A priest who once said homosexuals had to live a “celibate life” to be good Catholics has been accused of molesting a 15-year-old boy at a Bronx church about 30 years ago.
But without a change to the statute of limitations on child sex abuse in New York, the alleged crimes committed by the man of the cloth will forever go unpunished.
Father Anthony Giuliano was running two parishes in Dutchess County — about 85 miles from Manhattan — on Aug. 16 when a 43-year-old man told police the priest had molested him in the late 1980s.
The Archdiocese of New York immediately removed him from the two parishes as the NYPD launched an investigation.
“The allegation has been found to be credible,” Reverend Gerald Walsh, the Auxiliary Bishop of the Archdiocese of New York, to parishioners at St. John the Evangelist and St. Charles Borromeo churches, located in Pawling and Dover Plains.
The accuser told Bronx Special Victims Squad detectives that he was working in the rectory of Holy Rosary Church in Baychester between 1987 and 1988 when Giuliano befriended him. The two used to play wrestle, he told cops.
During one session, Giuliano told the teen that he was going to “take him to the back and give him a frontal,” according to police sources.
The teen thought Giuliano was talking about a wrestling maneuver — until the priest told him to lie down on the ground, pulled the teen’s pants and underwear down and molested him, police sources said.
Even if sufficient evidence is found to support the accuser’s claims, New York’s statute of limitations bars authorities from filing charges. Victims of child sex abuse have until age 23 to bring a criminal or civil case.
In June, Albany legislators failed to vote on the Child Victims Act, which would have made it easier for child sex abuse victims to seek justice against their abusers, as well as the Catholic Church and schools. The long-stalled legislation would have created a one-year window for past victims of abuse to bring charges against their tormenters.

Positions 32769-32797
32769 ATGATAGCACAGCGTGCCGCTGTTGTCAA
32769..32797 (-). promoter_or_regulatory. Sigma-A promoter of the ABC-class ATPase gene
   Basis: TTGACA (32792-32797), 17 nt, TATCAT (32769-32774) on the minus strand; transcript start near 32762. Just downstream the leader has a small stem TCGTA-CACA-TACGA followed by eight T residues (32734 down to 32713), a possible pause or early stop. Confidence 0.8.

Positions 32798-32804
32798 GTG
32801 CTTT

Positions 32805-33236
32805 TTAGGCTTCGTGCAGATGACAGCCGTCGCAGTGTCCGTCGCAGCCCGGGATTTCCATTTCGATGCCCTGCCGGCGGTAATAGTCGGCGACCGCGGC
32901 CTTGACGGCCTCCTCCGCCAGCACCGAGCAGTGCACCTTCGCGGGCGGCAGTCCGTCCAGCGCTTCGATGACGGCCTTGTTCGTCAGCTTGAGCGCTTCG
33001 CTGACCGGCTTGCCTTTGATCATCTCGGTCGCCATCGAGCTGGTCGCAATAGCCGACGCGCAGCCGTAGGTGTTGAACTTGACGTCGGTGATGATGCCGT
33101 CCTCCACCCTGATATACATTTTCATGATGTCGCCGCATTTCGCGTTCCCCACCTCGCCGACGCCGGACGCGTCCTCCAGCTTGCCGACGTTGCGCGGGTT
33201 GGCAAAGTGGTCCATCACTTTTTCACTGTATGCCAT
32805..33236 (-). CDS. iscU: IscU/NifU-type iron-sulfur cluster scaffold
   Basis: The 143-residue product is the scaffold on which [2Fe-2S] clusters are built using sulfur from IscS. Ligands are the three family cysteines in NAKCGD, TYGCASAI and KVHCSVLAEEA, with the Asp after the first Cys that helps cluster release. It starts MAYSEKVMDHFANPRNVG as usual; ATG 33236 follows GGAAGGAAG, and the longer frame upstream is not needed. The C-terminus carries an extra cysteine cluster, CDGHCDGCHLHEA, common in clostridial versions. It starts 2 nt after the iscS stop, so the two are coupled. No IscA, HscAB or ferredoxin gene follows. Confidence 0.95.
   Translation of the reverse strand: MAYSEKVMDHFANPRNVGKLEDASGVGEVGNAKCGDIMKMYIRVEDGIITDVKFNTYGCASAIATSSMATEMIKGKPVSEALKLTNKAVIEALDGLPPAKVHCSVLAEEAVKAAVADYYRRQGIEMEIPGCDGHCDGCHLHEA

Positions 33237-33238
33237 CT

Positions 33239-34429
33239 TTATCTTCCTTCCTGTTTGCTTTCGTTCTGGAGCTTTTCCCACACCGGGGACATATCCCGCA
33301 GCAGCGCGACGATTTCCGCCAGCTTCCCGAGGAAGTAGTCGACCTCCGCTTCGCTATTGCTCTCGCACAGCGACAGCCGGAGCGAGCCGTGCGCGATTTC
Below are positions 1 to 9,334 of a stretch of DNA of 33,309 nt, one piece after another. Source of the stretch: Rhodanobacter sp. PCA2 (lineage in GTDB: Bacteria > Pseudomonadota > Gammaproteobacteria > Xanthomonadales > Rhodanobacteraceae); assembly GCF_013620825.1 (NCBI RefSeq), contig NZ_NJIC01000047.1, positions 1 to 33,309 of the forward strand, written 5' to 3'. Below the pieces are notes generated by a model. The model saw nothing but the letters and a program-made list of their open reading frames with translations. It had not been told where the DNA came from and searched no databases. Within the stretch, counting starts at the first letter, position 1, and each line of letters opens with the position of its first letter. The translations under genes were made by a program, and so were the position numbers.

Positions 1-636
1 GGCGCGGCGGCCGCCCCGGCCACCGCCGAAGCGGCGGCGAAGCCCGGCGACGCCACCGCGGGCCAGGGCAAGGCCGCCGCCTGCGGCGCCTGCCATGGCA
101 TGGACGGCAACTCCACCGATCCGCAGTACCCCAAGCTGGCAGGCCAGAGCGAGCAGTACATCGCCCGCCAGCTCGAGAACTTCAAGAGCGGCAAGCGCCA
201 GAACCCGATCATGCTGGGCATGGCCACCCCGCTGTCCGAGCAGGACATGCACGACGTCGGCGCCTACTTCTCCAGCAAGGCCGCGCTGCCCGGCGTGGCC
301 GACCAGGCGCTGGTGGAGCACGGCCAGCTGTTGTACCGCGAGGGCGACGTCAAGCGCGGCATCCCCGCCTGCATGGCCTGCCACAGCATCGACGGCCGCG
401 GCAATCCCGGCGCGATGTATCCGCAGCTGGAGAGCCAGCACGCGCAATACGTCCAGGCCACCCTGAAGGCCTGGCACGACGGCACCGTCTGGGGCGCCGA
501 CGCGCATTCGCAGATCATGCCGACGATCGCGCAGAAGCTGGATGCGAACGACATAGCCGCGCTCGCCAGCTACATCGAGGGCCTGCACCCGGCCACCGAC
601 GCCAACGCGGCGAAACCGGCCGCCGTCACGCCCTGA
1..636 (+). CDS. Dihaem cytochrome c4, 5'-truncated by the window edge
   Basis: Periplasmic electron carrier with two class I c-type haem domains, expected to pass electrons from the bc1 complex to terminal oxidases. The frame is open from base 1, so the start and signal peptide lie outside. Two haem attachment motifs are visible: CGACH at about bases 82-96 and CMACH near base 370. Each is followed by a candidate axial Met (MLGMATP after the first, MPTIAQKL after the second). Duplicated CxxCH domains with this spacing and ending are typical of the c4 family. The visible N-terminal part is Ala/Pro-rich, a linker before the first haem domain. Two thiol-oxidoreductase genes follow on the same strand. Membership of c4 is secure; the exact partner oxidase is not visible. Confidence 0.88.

The Catholic League called the legislation “a vindictive bill pushed by lawyers and activists out to rape the Catholic Church.”
Meanwhile, investigators are trying to determine if other, more recent victims of Giuliano can be found, police sources said.
The accusations against Giuliano shook residents of Dover Plains, a leafy town of 87,000.
“I’m totally taken aback by this,” said Dover Plains Town Supervisor Linda French. “It’s unbelievable.”
Giuliano said he did nothing wrong.
“This is a shock,” the priest told the Daily News last month when the allegations surfaced. “It never happened.”
When reached Tuesday, he refused to comment. The accuser also declined comment.
In an interview by a SUNY New Paltz student posted online in 2014, Giuliano said that homosexuals should be celibate if they want to be part of the Catholic Church.
“It must be a celibate life like with the priesthood,” he said. “We are celibate for a greater purpose.”
He also questioned Pope Francis’ push to open the Catholic Church to same-sex couples.
“We can’t say this for 2,000 years and then all of a sudden say, ‘Oh, we made a mistake for 2,000 years,’” Giuliano said.
Anne Barrett Doyle, co-director of Bishop Accountability, said the Archdiocese of New York notoriously hides information, preventing a more complete picture of the extent of abuse among priests in the state.
“We know of very few accused priests in New York State,” Doyle said. “We know about more accused priests in the diocese of Manchester, New Hampshire than we do in the Archdiocese of New York.”
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